As the calf came out backwards, the tailer grabbed the rope in one hand and the calf's tail in the other hand, depending upon which side needed to go up for the brand. He pulled toward himself and down on the tail while pulling up and pushing away on the rope. When the calf landed on its side, the tailer then dropped onto his rear end on the ground, planted one boot into the calf's rear (if he was smart, he trapped the calf's tail under the sole of his boot), grabbed the upside hind leg at the ankle, released the the lasso loop so the roper could go get another calf, pulled back on the upside leg and blocked the downside leg with his other boot. Some calves were stronger than others, but you knew if one got loose, you were in trouble. The header, for his part, dropped his weight on the calf's upside shoulder to pin him down and grabbed the calf's upside foreleg at the ankle, bending it in towards the body and up to keep him as still as possible, plus this way, the cutter didn't get kicked by a loose hoof. You'd best have a good grip when the branding iron hit.
In later years, I helped round up and trail cattle from Winter pasture on government land down by the Indian Reservation, along back country roads to the owner's sections of grass land nearer home and into the corral. This old cowboy used the Norfolk System, which I heartily recommend for us old guys. Here, the oldest cowboys still roped the calves and drug them out backwards, but now we didn't have to wrestle. There was a metal stake driven in the ground. Attached to the stake was a length of rope which was tied to an inner tube. Tied to the other side of the inner tube was another piece of rope which was attached to a large metal clamp. As the roped calf came by a cowboy, he clamped the contraption around the calf's head. When the ropes and inner tube came taut, the roper stopped his horse, which stretched the calf out for every operation needed done. Me, I got promoted to ear tagger. Not near as strenuous as wrestling. This ole boy's operation ran six lines of calves at the same time, plus an occasional line for those high school age cowboys who wanted a taste of the old ways. We ran about three hundred calves through that morning.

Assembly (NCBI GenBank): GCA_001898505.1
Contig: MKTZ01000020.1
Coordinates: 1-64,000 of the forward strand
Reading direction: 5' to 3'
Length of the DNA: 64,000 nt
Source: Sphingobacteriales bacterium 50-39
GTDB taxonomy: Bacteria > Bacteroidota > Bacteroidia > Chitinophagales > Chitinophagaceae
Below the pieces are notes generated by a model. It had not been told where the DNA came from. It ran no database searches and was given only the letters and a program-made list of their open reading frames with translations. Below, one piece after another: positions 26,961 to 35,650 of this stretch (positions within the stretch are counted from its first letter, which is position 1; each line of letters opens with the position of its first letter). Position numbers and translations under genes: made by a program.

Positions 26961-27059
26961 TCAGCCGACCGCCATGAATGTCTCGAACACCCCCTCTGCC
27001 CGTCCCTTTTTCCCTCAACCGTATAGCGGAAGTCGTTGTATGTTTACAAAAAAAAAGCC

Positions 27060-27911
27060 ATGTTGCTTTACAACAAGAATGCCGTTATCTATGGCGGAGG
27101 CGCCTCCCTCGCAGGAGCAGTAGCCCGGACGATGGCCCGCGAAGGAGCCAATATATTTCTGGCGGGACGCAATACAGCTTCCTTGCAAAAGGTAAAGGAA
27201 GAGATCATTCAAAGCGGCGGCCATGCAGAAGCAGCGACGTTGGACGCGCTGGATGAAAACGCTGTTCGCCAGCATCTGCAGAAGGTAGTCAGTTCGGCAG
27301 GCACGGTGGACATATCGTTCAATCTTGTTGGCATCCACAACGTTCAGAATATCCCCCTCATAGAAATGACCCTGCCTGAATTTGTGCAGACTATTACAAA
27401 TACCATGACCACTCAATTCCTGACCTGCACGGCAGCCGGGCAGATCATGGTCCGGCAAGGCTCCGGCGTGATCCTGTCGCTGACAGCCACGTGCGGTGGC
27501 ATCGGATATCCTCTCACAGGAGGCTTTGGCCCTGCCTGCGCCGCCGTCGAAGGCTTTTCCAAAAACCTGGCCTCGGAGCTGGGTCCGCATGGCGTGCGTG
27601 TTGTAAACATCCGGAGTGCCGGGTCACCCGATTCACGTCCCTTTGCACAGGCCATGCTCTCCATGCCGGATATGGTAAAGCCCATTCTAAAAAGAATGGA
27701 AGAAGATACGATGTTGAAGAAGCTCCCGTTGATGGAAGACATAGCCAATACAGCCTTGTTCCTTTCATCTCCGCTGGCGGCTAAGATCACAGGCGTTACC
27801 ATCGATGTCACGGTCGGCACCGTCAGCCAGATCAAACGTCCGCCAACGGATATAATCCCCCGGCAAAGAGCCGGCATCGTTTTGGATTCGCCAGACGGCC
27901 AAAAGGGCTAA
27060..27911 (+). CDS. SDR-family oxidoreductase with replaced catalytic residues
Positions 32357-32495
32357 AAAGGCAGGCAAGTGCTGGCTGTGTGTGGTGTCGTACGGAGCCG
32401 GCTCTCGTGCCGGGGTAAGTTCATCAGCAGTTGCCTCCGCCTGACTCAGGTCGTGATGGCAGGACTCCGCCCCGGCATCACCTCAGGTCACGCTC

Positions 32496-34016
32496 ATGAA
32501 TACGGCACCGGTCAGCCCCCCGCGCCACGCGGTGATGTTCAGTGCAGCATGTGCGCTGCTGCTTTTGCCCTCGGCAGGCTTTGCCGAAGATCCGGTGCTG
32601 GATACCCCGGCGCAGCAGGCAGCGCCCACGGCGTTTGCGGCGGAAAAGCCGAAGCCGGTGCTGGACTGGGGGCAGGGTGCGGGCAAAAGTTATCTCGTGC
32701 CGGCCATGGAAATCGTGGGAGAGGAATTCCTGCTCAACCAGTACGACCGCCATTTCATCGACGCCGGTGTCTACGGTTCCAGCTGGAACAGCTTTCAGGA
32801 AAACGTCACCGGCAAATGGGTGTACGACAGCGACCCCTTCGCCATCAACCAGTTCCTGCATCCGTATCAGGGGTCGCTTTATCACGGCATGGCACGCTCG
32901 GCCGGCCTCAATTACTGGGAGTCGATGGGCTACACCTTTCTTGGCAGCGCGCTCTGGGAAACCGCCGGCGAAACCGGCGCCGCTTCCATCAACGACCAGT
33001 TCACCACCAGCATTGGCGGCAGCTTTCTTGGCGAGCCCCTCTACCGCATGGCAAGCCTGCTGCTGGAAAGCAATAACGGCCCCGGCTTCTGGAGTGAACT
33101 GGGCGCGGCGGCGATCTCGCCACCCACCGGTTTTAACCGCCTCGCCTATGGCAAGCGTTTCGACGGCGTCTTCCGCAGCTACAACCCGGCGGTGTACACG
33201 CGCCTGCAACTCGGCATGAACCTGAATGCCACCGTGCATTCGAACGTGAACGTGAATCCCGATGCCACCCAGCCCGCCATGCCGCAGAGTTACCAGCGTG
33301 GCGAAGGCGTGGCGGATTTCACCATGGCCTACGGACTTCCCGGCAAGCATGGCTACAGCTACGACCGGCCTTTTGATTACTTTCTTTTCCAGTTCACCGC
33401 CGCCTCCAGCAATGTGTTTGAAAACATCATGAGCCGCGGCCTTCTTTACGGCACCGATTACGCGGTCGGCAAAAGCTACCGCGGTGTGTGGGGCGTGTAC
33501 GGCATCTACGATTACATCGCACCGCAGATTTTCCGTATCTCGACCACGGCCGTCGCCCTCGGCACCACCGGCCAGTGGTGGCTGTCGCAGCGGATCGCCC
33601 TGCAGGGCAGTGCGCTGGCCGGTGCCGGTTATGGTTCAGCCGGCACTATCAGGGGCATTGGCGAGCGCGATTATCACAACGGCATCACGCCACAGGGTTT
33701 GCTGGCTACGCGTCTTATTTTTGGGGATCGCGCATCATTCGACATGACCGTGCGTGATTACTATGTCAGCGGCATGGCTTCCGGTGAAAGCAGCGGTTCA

Seemed like everybody from that community and nearby small town turned out for his branding. One of the nice things about it was the hot lunch and cold beer the wives served us afterwards. It was a bonding of neighbors for a common cause, a feeling of belonging to something good. I'd definitely recommend helping out at a branding if you ever get the chance. Just know that you're gonna need a long bath afterwards.
You know, now that I think of it, I never did see Hoppy or Lucky do any work with calves or cattle. Them slackers.
PS~ me and Dix had a slight schedule swap due to technical difficulties (Google Chrome & Blogger Dashboard), but we should be back on track by Friday, May 25th